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In order to hold the parent liable for the child's acts, a complaint must allege specific instances of prior conduct sufficient to put the parents on notice that the act complained of was likely to occur.
The mother's child was beaten by another child while at the owners' baby-sitting service. The mother filed an action against the parents of the other child and the owners of the service. The parents filed a motion for summary judgment against the mother and the owners filed a motion to dismiss the mother's complaint against them. The trial court granted both motions. Plaintiff mother appealed.
Did the trial court err in granting summary judgment in favor of the parents and the owners of the service?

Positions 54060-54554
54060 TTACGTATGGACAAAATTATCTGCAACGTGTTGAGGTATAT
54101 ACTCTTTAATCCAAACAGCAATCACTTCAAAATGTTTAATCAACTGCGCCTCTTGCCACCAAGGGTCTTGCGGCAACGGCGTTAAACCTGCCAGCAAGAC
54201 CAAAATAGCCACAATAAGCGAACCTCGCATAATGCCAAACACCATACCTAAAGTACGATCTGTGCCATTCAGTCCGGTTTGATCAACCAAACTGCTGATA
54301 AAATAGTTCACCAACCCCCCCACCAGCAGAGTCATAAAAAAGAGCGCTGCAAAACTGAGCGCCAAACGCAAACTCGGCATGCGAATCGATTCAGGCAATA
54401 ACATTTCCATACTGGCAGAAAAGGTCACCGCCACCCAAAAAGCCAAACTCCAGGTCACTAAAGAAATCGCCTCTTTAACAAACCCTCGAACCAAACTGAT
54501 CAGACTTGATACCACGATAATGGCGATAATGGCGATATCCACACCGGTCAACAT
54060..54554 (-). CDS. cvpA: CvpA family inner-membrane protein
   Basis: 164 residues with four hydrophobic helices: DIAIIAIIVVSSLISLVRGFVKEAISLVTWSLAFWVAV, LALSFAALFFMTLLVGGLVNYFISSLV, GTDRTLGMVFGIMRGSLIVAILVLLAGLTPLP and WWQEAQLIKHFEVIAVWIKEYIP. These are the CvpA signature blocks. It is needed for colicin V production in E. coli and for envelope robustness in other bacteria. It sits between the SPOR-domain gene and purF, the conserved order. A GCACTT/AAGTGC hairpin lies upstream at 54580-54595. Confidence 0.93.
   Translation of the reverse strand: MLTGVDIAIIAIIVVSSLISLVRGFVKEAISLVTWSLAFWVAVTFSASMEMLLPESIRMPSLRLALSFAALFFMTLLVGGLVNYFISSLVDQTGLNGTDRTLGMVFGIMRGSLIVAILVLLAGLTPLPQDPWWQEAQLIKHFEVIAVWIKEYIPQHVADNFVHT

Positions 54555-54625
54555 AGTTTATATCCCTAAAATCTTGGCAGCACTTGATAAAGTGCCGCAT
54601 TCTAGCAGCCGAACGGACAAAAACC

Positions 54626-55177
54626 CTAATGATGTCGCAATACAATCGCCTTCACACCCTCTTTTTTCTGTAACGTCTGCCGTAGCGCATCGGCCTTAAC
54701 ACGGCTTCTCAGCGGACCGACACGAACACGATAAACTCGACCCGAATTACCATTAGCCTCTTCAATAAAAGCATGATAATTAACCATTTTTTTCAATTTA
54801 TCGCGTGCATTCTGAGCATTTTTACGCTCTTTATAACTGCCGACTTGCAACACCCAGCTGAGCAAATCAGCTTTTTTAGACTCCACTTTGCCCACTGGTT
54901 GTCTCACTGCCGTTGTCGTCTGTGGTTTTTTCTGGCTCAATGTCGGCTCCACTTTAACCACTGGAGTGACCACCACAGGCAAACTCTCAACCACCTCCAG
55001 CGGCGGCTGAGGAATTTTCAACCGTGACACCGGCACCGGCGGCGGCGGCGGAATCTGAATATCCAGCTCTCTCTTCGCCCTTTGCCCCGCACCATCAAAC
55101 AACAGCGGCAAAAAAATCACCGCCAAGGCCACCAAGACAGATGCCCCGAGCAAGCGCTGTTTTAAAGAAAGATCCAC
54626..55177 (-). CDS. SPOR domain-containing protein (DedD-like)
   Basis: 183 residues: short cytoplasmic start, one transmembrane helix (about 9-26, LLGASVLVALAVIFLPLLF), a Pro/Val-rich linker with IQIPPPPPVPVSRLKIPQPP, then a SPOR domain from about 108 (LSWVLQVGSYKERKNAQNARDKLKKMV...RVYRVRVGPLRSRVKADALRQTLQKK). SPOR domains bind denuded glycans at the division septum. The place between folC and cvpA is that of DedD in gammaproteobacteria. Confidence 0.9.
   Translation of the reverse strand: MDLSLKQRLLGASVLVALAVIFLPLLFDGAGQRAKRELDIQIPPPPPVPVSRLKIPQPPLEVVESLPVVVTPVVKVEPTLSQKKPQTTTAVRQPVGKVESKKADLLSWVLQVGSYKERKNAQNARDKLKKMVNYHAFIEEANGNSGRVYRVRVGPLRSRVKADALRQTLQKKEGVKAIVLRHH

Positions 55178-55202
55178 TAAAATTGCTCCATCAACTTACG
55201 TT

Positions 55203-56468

On appeal, the court affirmed the decision of the trial court. The court held that summary judgment was appropriate as to the parents because the mother, in her complaint, set forth absolutely no specific factual allegations of prior conduct by the parents' child which would give rise to a duty on their part to protect others from his violent actions. The court stated that Illinois was a fact pleading state and that the bare allegation in the mother's complaint that the parents knew of their child's "tendency for extreme violence" was insufficient to raise a genuine issue of material fact. The court similarly held that the owners could not be held liable for the act of the parent's child because the mother set forth no specific factual allegations in her complaint that they knew of his violent tendencies.